We study effects of wartime violence on social cohesion in the context of Nepal's 10-year civil war. We begin with the observation that violence increased levels of collective action like voting and community organization-a finding consistent with other recent studies of postconflict societies. We use lab-in-the-field techniques to tease apart such effects. Our causal-identification strategy exploits communities' exogenous isolation from the unpredictable path of insurgency combined with matching. We find that violence-affected communities exhibit higher levels of prosocial motivation, measured by altruistic giving, public good contributions, investment in trust-based transactions, and willingness to reciprocate trust-based investments. We find evidence to support two social transformation mechanisms: (1) a purging mechanism by which less social persons disproportionately flee communities plagued by war and (2) a collective coping mechanism by which individuals who have few options to flee band together to cope with threats.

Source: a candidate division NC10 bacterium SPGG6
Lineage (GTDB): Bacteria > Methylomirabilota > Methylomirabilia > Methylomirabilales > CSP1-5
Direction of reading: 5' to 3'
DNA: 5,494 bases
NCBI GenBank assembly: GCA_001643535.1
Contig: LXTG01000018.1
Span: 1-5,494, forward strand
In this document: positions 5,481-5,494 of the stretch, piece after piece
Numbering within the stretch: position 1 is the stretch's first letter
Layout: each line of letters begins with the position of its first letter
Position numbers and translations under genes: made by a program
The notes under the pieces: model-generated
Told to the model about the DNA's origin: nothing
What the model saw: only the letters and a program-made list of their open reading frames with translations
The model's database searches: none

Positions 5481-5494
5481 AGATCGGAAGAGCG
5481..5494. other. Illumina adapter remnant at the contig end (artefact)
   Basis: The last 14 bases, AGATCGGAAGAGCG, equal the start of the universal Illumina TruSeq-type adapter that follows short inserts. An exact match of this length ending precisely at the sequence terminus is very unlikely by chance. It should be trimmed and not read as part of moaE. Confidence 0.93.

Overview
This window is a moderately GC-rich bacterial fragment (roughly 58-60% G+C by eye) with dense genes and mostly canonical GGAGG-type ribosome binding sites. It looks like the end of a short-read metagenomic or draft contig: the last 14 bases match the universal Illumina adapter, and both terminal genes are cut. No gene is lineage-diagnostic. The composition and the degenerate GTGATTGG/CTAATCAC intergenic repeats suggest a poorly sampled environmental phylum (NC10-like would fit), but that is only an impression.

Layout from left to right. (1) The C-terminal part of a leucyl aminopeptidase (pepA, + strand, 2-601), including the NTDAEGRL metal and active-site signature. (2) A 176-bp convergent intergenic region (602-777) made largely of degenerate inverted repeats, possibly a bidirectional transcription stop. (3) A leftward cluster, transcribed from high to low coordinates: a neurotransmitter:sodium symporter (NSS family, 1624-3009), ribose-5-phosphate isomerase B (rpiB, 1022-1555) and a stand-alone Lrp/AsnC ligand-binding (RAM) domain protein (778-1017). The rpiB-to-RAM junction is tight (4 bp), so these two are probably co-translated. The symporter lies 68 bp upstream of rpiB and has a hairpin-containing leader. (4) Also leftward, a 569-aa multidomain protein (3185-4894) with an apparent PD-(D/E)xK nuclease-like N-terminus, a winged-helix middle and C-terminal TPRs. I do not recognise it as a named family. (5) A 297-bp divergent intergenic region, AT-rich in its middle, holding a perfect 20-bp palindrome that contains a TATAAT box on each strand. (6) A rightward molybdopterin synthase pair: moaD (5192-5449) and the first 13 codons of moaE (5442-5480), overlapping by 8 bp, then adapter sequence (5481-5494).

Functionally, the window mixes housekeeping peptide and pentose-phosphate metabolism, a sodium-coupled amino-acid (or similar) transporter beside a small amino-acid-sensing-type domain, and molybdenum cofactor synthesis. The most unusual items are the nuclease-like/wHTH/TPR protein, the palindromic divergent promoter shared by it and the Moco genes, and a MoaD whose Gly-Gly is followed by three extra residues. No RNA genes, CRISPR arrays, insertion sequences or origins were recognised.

ASJC Scopus subject areas
- Sociology and Political Science
- Political Science and International Relations